The leadership team has maintained the good quality of education in the school since the last inspection. You and your leadership team have a clear vision for the school and it is quite clear from the responses to Ofsted’s surveys from both staff and parents that they completely support this vision. One parent wrote: ‘The Boswells School is a happy vibrant place of learning and nurturing. It is a safe environment where students are treated as individuals, and are encouraged to develop, grow and learn so that they have the opportunity to reach their full potential.’ This view of the school is typical of many of those who responded. You know your school well. Your self-evaluation summary document is both evaluative and accurate. This is because you have rigorous systems in place to monitor, evaluate and review the work of the school. For example, you schedule weekly meetings with subject leaders to discuss pupils’ progress, you meet with all heads of faculty at the start of the autumn term to discuss examination results and every faculty undergoes a thorough review of its effectiveness during the academic year. You use all of this information well to inform your school improvement planning, which is communicated clearly to all stakeholders. You know that you could not have sustained the good standards achieved at the time of the last inspection without the support of your middle leaders. Consequently, you have invested in this group of staff and taken every measure to ensure that they perform to a high standard. They know what they do well and are eager to learn from one another. They told me that they can approach their line manager at any time and know that they will be listened to. You encourage a frank and open dialogue between middle and senior leaders, in order to quickly identify any key issues which might affect the school’s performance. You rightly addressed weaknesses in teaching as a key priority after the last inspection. During this inspection, the inspection team observed many examples of highly effective teaching, across a wide range of subject areas, during visits to lessons. Pupils told us that they really appreciate the enthusiasm teachers demonstrate for their subjects. They told us this enthusiasm motivates them to want to do their very best. Your school is truly inclusive. Every pupil is valued and encouraged to fulfil their potential. Pupils are proud of their school, appreciate the efforts made by their teachers and work hard in lessons. They move around the school purposefully, wear their uniform with pride and arrive at their lessons on time and well equipped to get on with their learning. You have adapted your curriculum to better meet the needs of pupils. They now have a choice of three pathways and make their choices following sound advice from their teachers and with the full involvement of their parents. You ensure that parents are in a good position to support their children because you arrange specially themed sessions relevant to the needs of the particular year group. Pupils also appreciate the great range of extra-curricular activities and clubs on offer and the uptake is large. You have developed pupils’ leadership well by providing them with a wide range of roles and responsibilities which enable them to make a valuable contribution to the school community. Pupils willingly take on the role of prefects and school council representatives and are able to speak about the impact of their valuable work. Sixth-form students make productive use of their time by supporting younger pupils with their learning and progress. Pupils typically behave well when in school and have positive attitudes towards their learning. You have no need for any kind of internal exclusion facility. Your monitoring of pupils’ behaviour shows that, where there is any tendency for specific pupils to demonstrate any poor behaviour on a repeated basis, these pupils tend to be in Year 10. Hence, you are monitoring these pupils’ behaviour more closely in order to identify the causes and to put appropriate strategies in place. Pupils’ overall outcomes continue to improve as the quality of teaching in the school has become more effective over time. Pupils who have special educational needs and/or disabilities achieve particularly well because of the well-targeted support they receive. Outcomes for sixth-form students have improved significantly over time and are impressive. You are aware that some challenges remain. For example, your robust systems for tracking progress show that a continued focus is required to bring the outcomes achieved by disadvantaged pupils closer to those of others in the school. Equally, you know that the school also needs to ensure that pupils with middle prior attainment make similar progress to their lower- and higher-attaining peers. Outcomes in science, particularly for disadvantaged pupils, could be better than they are at present. A key factor in improved outcomes is your ‘MAD’ (making a difference) system, in which teachers feed back to pupils after their assessments using a special sheet and require pupils to respond in such a way to demonstrate that they have learned from their mistakes and can improve their performance. Where this system works well, for example in English, it demonstrates clear impact. However, it is not yet consistently well implemented across all subjects. The governing body has also contributed well towards maintaining the good standards in the school. Governors regularly challenge the school’s leaders through their regular meetings and visits to the school. Between them, they have a useful set of skills in order to accurately evaluate the work of leaders and the impact they are having. My scrutiny of the minutes of their meetings demonstrates that they are making effective use of their skills and knowledge to ask pertinent questions relating to the areas senior leaders have identified as barriers to the school becoming outstanding. Safeguarding is effective. The school has effective systems in place in order to keep children safe. The school’s record of recruitment checks on staff’s suitability to work with children is compliant with current requirements. All staff have received and read the latest guidance ‘Keeping children safe in education’ (2016). Staff have also received training in the government’s ‘Prevent’ duty, which aims to deter young people from being drawn into terrorist activity. Systems for signing in visitors to the school are robust and the use of photographic identification badges for visitors minimises the possibility of unauthorised people accessing the school site. Procedures for sixth-form students signing in and out are also electronically controlled, and allow you to know whether they are in the building should an emergency situation occur. Pupils feel safe in school and are educated very well in making smart use of the internet. During their discussions with inspectors, pupils demonstrated a good understanding of the risks associated with the use of social networking sites. They are taught to look out for each other and to report any matter which might be a cause of concern. Vulnerable pupils are well supported and records relating to child protection matters are maintained to a good standard, with details of actions and resolutions logged appropriately. Inspection findings To ascertain that the school remained good, my first line of enquiry was to look at how well the school’s leaders had addressed the areas for improvement identified at the time of the last inspection. You have improved the quality of English teaching so that it engages pupils’ interest more. Indeed, pupils were highly complimentary about the quality of teaching they experience in English lessons, and they feel that the feedback they receive from their teachers plays a key part in helping them to improve. Through your list of ‘non-negotiables’, you expect teachers to have a good understanding of the different abilities of the pupils that they teach and to plan for their needs accordingly. This has secured better challenge for the most able pupils and is resulting in improved outcomes for this group. However, pupils with middle prior attainment could be stretched and challenged more through their teaching. You have made sure that students in the sixth form make the best use of their time outside of lessons by insisting that they attend supervised private study sessions in the mornings, even when they have no lessons scheduled. This has reaped rewards, which is evident through the strong outcomes students achieve by the end of Year 13. You have also improved the management of teaching in the school. You have a designated senior leader responsible for overseeing the quality of teaching who, together with the heads of faculty, monitors the impact of teaching on pupils’ progress. You regularly identify teaching as an item on the agenda at meetings and make good use of your two lead practitioners to work with teachers who strive to improve. Your arrangement for teachers from different subject areas to work in groups of three in order to share good practice demonstrates a collective commitment to improving teaching methodology. As a result, teachers are gaining in confidence and are more prepared to ‘take risks’ in their teaching rather than ‘play safe’. My second line of enquiry was to look at the extent to which the differences in outcomes between disadvantaged pupils and others were diminishing and whether the additional funding provided to the school for these pupils was being targeted appropriately. Teachers identify this group of pupils in their planning and, in most subjects, they plan well for their needs. Consequently, the differences between this group of pupils’ outcomes and others’ outcomes are steadily diminishing. Nonetheless, you acknowledge that there is further work to be done in this area so that disadvantaged pupils achieve as well as others nationally. You have rightly targeted this group through the use of morning tutor time, where they are directed to attend additional intervention sessions in English, mathematics and science. You have also sought to raise this group of pupils’ aspirations through a project which involves them working with a charity where PhD researchers engage with them to improve their self-belief and self-esteem. My third line of enquiry was to look at how well you are improving the attendance of disadvantaged pupils and those who have special educational needs and/or disabilities, and how well you are reducing their levels of persistent absence. You have appointed an attendance officer who oversees this aspect of the school’s work. Through your concerted efforts to engage the parents of these pupils, the attendance of pupils in key stage 3 has improved, but this is proving to be more of a challenge in key stage 4, where your actions have yet to show demonstrable impact. My final line of enquiry was to investigate why students’ outcomes in Year 13 improved so dramatically in 2016. Students achieved exceptionally well in a large number of subjects and notably in English, general studies, performing arts, religious studies and physical education. They achieved less well in mathematics, business studies and chemistry. You have successfully created a positive work ethic in the sixth form, which is complemented by high-quality careers information and guidance. Students make excellent use of their time to ensure that they supplement their learning through good use of private study sessions, which are supervised by members of staff. Your current information on students’ progress forecasts improved outcomes in subjects where achievement was previously less strong. Next steps for the school Leaders and those responsible for governance should ensure that: the differences between disadvantaged pupils’ outcomes and those of other pupils continue to diminish pupils with middle prior attainment make similar progress to their lower- and higher-attaining peers pupils’ outcomes in science improve, particularly for disadvantaged pupils pupils make consistent use of the ‘making a difference’ response sheets when their teachers provide them with written feedback, as required in the school’s marking and assessment policy the attendance of disadvantaged pupils and those who have special educational needs and/or disabilities improves in key stage 4 at the same rate as it has in key stage 3. I am copying this letter to the chair of the governing body, the regional schools commissioner and the director of children’s services for Essex. This letter will be published on the Ofsted website. Yours sincerely John Daniell Her Majesty’s Inspector Information about the inspection Inspectors met with you and other senior leaders, as well as a group of subject leaders, to discuss progress since the previous inspection. My colleague met with your special educational needs coordinator to discuss how well pupils who have special educational needs and/or disabilities achieve in the school. I met with the chair of the governing body to gain her views on the school. Together with my colleague, we scrutinised a variety of sources of information, including your selfevaluation summary document, the school’s plans for improvement and assessment information for all year groups. My colleague held a meeting to examine the school’s safeguarding and child protection procedures, the records of checks leaders make on the suitability of staff to work with children and information relating to attendance. We both undertook observations of learning across the school, viewed work in pupils’ books and spoke with pupils about their learning when visiting lessons. I took account of the views of 74 staff who responded to the online survey. I also considered the 263 responses by parents to Ofsted’s online survey, Parent View.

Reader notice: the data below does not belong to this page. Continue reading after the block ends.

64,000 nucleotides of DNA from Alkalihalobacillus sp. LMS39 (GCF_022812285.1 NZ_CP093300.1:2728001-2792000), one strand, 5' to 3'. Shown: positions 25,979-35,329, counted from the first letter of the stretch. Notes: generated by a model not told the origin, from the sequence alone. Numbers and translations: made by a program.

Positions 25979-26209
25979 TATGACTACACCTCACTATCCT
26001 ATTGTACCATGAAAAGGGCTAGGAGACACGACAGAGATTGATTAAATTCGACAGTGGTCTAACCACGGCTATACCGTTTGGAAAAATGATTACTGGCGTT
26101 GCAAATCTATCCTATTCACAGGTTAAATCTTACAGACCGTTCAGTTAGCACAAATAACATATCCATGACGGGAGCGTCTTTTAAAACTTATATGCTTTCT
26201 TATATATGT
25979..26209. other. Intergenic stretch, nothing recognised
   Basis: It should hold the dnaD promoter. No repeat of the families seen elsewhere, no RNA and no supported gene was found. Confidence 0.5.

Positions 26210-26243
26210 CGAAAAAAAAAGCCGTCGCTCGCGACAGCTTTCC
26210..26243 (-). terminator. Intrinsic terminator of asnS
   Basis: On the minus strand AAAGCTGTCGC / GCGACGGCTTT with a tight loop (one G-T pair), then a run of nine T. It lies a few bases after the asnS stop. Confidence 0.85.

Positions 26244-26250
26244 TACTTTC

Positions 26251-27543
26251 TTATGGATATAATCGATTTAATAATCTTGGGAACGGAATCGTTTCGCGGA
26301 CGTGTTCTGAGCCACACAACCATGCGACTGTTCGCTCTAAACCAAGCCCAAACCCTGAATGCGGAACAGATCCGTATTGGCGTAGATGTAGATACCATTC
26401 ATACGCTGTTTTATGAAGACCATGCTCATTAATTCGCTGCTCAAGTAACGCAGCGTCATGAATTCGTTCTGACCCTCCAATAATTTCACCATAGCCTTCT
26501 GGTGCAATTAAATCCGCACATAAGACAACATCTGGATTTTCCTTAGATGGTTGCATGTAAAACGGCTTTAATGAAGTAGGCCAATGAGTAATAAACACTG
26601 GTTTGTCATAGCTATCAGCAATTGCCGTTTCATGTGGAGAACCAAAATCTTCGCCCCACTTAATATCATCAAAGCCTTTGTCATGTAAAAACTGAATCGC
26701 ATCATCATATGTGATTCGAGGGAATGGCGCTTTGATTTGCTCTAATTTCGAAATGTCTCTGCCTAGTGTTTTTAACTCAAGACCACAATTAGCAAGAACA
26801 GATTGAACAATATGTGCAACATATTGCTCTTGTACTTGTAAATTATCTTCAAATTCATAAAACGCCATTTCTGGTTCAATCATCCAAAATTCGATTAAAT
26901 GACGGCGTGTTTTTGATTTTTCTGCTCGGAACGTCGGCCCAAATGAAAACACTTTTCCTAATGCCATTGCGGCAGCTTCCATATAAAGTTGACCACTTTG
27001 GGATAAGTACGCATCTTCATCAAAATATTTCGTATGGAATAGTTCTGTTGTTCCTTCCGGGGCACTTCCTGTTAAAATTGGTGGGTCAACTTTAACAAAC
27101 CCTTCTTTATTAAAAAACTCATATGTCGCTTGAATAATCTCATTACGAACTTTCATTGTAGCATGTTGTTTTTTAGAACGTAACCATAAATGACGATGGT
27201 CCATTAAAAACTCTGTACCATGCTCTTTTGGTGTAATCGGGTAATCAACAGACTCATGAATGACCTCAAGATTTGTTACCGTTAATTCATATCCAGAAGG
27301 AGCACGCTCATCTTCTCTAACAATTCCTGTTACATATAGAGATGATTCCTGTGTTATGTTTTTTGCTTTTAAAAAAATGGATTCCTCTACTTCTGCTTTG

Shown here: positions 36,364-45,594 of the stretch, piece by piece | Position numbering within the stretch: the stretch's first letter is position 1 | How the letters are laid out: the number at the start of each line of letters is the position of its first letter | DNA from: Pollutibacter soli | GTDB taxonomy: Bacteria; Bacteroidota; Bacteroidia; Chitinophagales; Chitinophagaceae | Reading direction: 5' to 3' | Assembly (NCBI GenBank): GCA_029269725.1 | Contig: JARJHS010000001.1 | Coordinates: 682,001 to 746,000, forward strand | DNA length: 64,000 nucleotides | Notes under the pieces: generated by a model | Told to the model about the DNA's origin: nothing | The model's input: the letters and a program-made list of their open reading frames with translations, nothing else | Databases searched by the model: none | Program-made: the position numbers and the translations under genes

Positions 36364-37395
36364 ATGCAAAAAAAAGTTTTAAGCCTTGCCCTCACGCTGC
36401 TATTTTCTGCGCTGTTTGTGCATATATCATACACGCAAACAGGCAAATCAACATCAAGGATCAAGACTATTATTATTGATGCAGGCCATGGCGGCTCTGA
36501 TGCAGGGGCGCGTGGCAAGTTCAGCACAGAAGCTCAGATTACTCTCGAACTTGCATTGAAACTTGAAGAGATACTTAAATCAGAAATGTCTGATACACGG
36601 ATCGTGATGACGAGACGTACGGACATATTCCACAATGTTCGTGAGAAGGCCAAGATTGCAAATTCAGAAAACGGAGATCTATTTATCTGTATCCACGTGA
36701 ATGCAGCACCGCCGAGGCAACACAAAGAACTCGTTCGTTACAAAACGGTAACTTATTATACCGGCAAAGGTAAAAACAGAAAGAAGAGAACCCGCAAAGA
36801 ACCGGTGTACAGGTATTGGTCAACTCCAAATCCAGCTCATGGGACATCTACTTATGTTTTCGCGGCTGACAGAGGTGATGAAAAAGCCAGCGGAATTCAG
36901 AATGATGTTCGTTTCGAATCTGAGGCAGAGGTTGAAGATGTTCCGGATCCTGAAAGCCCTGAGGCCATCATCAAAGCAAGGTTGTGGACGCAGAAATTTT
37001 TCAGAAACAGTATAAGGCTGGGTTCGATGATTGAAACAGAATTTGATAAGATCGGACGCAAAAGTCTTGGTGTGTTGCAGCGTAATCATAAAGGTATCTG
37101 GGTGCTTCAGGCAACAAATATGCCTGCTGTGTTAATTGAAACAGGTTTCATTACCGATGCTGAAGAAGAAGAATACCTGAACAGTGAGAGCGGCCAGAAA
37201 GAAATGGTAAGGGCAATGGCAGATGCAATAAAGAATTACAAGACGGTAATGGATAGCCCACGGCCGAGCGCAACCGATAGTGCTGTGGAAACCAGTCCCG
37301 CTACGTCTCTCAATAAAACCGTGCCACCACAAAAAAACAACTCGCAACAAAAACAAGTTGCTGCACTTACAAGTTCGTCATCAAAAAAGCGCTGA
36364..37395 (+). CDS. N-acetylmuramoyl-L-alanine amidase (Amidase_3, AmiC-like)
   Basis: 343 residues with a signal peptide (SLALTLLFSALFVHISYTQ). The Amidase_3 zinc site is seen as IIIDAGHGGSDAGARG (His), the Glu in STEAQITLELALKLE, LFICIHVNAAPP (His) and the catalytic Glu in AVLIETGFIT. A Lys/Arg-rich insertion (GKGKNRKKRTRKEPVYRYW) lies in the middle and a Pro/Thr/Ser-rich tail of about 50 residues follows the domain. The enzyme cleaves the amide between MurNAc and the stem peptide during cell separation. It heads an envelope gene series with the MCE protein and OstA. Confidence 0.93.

2015 GCSE RESULTSImportant information for parents
Due to number of reforms to GSCE reporting introduced by the government in 2014, such as the exclusion of iGCSE examination results, the official school performance data may not accurately report a school’s full results. For more information, please see About and refer to the section, ‘Why does a school show 0% on its GSCE data dial? In many affected cases, the Average Point Score will also display LOW SCORE as points for iGCSEs and resits are not included.
Schools can upload their full GCSE results by registering for a School Noticeboard. All school results data will be verified.